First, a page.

Margaret Atwood, Joseph Boyden among authors calling for cleanup of mercury in northern Ontario

Sixty Canadian authors are pledging their support for a northern Ontario First Nation with a long-standing environmental concern.

The river that flows through Grassy Narrows First Nation was contaminated by mercury from a paper mill upstream in Dryden, Ont., in the 1960s and ’70s. The mercury has never been cleaned up.

This week, Margaret Atwood, Joseph Boyden, Lawrence Hill, Jane Urquhart and many others signed on to a David Suzuki Foundation campaign pressing the Ontario government to respond to the First Nations’ calls to remediate the river.

“I am deeply moved that these Canadian writers stand with Grassy Narrows, to see that the right thing is done,” said Vincent Lam. “It is time for this mess to be cleaned up.”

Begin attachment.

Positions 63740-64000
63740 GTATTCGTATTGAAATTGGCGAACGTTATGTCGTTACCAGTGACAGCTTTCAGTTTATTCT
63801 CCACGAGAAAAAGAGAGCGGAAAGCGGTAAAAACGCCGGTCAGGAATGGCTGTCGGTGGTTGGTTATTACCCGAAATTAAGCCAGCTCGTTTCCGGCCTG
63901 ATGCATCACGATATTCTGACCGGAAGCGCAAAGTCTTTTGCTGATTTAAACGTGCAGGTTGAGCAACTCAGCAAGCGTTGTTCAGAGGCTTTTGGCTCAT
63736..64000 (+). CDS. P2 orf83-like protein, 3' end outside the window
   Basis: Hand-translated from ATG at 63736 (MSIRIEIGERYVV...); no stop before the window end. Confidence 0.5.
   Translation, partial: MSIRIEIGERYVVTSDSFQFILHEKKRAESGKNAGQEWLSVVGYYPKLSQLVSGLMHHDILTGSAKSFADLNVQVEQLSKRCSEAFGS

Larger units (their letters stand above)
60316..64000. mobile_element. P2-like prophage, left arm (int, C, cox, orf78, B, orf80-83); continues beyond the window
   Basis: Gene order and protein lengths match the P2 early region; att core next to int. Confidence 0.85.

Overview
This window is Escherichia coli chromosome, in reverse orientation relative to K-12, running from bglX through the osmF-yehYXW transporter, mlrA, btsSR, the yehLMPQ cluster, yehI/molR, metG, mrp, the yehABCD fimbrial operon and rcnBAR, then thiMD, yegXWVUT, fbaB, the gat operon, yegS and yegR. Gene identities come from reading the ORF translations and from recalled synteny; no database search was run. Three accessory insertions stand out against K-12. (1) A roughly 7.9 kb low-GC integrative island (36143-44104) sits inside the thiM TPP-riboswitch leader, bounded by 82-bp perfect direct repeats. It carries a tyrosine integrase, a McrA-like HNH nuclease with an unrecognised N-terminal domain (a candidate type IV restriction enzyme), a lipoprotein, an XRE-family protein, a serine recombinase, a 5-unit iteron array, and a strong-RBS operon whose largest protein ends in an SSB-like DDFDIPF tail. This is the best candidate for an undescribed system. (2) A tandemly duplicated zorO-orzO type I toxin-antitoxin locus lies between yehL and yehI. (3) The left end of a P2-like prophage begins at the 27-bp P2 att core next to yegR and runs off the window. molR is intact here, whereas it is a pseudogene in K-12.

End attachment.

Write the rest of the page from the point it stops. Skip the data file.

A government-funded report released in May and written by three experts in mercury contamination said it is feasible to clean up the river.

In June, Ontario committed to spending $300,000 to test mercury levels in fish and in the sediment in the river system.

Meanwhile, new research by Japanese scientists shows that up to 90 per cent of the population at Grassy Narrows demonstrates signs of mercury poisoning.

Yann Martel, Alice Kuipers feet

‘Alice Kuipers and I #standwithgrassy. Here are our feet,’ author Yann Martel posted on Facebook. (Yann Martel/Facebook)

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